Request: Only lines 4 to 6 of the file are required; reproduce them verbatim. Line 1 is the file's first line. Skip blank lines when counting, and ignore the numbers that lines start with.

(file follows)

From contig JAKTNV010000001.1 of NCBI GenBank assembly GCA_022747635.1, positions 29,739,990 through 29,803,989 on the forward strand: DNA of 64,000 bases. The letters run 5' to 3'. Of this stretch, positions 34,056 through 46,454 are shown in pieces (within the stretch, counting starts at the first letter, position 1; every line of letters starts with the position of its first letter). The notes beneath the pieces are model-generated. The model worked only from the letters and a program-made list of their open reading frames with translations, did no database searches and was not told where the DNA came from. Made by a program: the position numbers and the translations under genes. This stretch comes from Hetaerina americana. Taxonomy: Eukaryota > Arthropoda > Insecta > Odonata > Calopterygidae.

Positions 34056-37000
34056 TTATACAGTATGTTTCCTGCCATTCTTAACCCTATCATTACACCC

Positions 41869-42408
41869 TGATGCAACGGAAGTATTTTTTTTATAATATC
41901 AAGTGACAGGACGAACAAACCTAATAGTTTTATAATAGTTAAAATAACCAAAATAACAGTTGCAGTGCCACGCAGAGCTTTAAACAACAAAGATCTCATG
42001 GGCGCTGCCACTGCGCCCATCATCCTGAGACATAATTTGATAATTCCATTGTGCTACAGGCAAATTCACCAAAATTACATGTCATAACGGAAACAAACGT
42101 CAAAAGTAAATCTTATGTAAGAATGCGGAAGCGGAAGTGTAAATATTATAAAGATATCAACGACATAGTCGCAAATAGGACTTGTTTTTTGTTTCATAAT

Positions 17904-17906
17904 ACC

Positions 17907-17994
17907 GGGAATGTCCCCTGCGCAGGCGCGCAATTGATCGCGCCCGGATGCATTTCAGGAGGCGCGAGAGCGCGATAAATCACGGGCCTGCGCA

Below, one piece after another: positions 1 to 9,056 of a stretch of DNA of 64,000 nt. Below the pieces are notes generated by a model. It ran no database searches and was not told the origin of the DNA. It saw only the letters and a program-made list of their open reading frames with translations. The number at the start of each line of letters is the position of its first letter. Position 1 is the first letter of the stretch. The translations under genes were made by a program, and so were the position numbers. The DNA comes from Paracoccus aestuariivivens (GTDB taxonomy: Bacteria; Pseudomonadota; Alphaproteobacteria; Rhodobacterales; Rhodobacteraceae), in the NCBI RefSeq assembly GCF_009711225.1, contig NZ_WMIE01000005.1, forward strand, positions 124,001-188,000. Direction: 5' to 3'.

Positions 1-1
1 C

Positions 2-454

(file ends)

Positions 41869-42408
41869 TGATGCAACGGAAGTATTTTTTTTATAATATC
41901 AAGTGACAGGACGAACAAACCTAATAGTTTTATAATAGTTAAAATAACCAAAATAACAGTTGCAGTGCCACGCAGAGCTTTAAACAACAAAGATCTCATG